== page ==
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Kim MacConnel
by Lauren Buscemi

Recently retired, MacConnel has been a mainstay of UCSD's renowned visual arts department since the 1960s, evolving from

This October marks San Diego-based artist Kim MacConnel's first full-career retrospective at the Museum of Contemporary Art San Diego, (MCASD) in La Jolla. In conjunction, Quint Contemporary Art will exhibit MacConnel's latest work "Abracadabra: New Abstract Enamels." Covering four decades, "Collection Applied Design: A Kim MacConnel Retrospective," at the MCASD, departs from a chronological format, focusing instead on an experiential approach. The retrospective represents the artist coming full circle from his first mid-1970s solo exhibitions by the same title, "Collection Applied Design," at MCASD and at the Holly Solomon Gallery.

Recently retired, MacConnel has been a mainstay of UCSD's renowned visual arts department since the 1960s, evolving from student to chair. MacConnel describes his education at UCSD in the late 1960s as an extraordinary experience led by a New York faculty at a time when UCSD represented "the farthest extent of civilization." MacConnel emerged when conceptualism and minimalism were dominant. Initially excited about conceptualism's possibilities, MacConnel soon felt inhibited by it, recalling "what I was seeing at that time was a kind of academicizing and an increasing formality in the conceptual movement because of the minimalist practice." MacConnel's interest in non-Western pattern provided the means to break from conceptualism's constraints and set the stage for the Pattern and Decoration movement. Near Eastern textiles allowed him to "introduce a different kind of vocabulary" while their simple "repeated pattern played off of a kind of minimalist formulaic practice." His attraction to non-Western pattern was propelled by the late art critic Amy Goldin, who taught at UCSD in the 1970s. In 1975, MacConnel was included in the Whitney Biennial curated by the late renegade Marcia Tucker. The Biennial gave MacConnel the standing to teach at UCSD. In 1976, he experienced his first NY solo exhibition at Holly Solomon; the show was reviewed in Art and America by Goldin, who had previously written an article linking him to the Pattern and Decoration movement.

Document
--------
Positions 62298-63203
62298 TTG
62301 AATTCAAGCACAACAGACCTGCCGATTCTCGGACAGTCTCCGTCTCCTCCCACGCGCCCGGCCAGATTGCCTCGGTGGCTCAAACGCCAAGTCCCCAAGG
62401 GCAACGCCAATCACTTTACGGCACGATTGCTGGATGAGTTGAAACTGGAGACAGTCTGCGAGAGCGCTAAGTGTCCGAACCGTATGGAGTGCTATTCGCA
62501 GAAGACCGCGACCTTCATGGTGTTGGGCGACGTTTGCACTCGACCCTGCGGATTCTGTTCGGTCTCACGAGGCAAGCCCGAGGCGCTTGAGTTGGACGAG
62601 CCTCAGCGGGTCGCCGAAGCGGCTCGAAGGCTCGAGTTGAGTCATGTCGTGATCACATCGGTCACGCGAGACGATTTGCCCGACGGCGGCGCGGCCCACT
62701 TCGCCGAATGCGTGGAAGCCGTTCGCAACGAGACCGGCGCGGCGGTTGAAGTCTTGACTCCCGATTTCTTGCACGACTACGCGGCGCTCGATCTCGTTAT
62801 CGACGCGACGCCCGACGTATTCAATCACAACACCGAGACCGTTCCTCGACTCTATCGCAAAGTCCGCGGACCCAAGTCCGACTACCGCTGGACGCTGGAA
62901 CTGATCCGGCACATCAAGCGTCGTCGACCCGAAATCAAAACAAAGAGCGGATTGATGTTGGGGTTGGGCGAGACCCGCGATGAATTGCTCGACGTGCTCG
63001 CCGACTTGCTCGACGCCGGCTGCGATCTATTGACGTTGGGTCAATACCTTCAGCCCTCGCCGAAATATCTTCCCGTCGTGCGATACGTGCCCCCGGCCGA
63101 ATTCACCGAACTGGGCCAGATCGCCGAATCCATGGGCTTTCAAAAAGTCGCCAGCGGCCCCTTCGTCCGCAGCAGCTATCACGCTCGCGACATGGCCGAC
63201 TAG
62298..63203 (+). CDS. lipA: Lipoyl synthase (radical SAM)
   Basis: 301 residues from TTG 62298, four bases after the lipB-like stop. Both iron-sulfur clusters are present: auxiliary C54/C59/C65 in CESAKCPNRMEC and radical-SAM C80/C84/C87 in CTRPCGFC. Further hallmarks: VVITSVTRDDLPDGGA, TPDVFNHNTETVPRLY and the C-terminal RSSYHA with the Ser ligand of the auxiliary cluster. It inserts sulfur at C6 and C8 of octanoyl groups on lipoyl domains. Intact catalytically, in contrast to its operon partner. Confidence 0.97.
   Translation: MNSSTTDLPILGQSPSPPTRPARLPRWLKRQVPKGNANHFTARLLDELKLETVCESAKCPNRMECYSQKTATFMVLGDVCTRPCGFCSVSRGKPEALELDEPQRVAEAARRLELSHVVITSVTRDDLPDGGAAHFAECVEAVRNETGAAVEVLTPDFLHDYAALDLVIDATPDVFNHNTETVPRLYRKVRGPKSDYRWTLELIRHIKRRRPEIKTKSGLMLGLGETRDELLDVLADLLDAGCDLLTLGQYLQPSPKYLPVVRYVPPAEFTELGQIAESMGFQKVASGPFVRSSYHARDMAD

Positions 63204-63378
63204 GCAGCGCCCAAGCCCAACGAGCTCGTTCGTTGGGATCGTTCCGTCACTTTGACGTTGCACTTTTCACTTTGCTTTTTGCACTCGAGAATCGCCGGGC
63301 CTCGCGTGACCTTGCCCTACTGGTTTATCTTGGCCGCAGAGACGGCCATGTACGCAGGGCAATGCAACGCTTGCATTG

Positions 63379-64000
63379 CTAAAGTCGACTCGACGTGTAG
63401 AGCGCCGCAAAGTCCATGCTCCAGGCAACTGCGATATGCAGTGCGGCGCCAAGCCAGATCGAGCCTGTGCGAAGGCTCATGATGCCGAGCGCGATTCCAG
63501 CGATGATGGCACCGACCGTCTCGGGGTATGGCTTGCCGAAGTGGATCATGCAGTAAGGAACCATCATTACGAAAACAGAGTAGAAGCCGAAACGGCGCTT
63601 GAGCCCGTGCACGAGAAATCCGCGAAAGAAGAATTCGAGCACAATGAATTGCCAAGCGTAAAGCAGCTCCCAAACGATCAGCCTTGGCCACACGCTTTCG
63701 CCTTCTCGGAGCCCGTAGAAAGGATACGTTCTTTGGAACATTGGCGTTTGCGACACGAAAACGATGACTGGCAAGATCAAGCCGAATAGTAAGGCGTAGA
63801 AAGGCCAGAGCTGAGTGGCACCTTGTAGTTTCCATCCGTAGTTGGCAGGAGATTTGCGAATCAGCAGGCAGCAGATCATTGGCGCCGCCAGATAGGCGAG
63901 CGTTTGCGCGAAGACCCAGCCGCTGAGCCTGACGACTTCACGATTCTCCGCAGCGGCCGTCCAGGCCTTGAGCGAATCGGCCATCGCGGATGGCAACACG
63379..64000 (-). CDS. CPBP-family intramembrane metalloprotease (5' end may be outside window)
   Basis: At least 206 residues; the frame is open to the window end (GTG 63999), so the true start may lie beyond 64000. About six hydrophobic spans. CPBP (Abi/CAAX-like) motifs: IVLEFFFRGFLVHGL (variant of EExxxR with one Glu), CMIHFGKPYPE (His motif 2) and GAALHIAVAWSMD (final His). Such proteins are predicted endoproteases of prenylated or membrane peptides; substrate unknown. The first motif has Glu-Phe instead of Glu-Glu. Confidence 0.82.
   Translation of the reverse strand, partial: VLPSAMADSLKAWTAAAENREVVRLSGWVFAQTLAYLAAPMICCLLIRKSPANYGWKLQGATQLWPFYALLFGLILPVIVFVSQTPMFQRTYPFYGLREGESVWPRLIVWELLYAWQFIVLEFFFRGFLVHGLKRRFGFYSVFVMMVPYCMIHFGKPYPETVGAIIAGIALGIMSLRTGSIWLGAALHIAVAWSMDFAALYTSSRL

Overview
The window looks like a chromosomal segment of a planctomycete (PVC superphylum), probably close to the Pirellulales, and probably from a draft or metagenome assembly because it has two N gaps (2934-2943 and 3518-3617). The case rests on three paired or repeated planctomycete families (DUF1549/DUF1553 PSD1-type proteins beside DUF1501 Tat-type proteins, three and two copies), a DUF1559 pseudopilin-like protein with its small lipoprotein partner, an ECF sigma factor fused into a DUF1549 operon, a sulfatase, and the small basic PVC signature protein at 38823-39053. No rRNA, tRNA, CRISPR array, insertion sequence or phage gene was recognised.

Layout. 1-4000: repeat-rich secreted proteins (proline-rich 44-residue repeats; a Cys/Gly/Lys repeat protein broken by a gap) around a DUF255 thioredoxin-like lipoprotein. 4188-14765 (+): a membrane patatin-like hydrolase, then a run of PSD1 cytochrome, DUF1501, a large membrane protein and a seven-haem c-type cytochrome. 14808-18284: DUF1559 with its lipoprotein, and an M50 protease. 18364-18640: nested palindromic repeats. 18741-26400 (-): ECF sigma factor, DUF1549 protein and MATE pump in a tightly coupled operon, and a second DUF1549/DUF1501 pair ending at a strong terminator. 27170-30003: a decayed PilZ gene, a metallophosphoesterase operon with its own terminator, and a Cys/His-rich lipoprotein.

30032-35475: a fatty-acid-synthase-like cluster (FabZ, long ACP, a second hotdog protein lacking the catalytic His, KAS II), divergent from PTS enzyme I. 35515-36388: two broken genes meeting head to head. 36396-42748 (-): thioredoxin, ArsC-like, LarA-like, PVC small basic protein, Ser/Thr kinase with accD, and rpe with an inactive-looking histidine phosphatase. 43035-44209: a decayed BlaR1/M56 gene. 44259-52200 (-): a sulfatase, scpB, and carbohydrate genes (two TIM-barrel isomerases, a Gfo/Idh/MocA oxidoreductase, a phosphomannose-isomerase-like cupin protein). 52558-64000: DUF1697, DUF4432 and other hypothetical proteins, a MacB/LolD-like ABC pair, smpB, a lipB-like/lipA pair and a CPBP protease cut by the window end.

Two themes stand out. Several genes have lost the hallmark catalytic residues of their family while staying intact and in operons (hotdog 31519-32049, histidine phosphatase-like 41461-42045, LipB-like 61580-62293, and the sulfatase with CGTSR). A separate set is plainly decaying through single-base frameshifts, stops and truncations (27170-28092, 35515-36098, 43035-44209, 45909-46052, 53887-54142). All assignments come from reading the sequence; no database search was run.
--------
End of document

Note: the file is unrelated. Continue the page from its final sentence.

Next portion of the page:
As a San Diego artist, "a long distance from LA or NY," MacConnel has had to "think twice as hard to prolong his career." In the 1980s, MacConnel was compelled to rethink his relationship with the Pattern and Decoration movement, which he describes as being steamrolled by the egos and aggression of 1980s Neo-Expressionism. But also, once the art world began to open up to artists who fell outside the white male-heterosexual norm (in part, due to Pattern and Decoration), MacConnel was in an odd predicament, explaining that "rather than someone like me saying you ought to look at these other cultures... someone else could say it with a better voice." MacConnel explains he ultimately had to "accept the fact that I was a tourist." As a result, in the 1980s and '90s MacConnel turned to travel photography and postcards, as seen in his collages and hybrid abstract-figurative paintings. MCASD curator Robin Clark notes that these works "reward close looking" as MacConnel "uses pattern subversively to embed contradictory imagery," citing Nutritious (1981) as an example where falling bombs co-mingle with tourist attractions. Humor, irony, critiques of capitalism and word play permeate these works. In the 2000s, MacConnel returned to his roots playing with sensuous color and abstraction reflected in his Woman with Mirror series inspired by Picasso. MacConnel explains, "with one reading it's simply an abstract form, but with the title it just flips it--even as a momentary glimpse in your mind of something else."

A surprising twist planned for MCASD's retrospective is an installation of beach trash collected by the artist over the past forty years slated for the museum's Krichman Family Gallery, overlooking the Pacific Ocean. While seemingly out of context, the piece demonstrates MacConnel's perpetual interest in marginal imagery and low-brow culture, and his playfully subversive sense of humor.

"Abracadabra: New Abstract Enamels" opens October 1, 2010 at Quint Contemporary Art in La Jolla, CA. "Collection Applied Design: A Kim MacConnel Retrospective" opens October 9, 2010 at the MCASD in La Jolla, CA. www.quintgallery.com www.mcasandiego.org

This article was written for and published in art ltd. magazine art ltd logo sml

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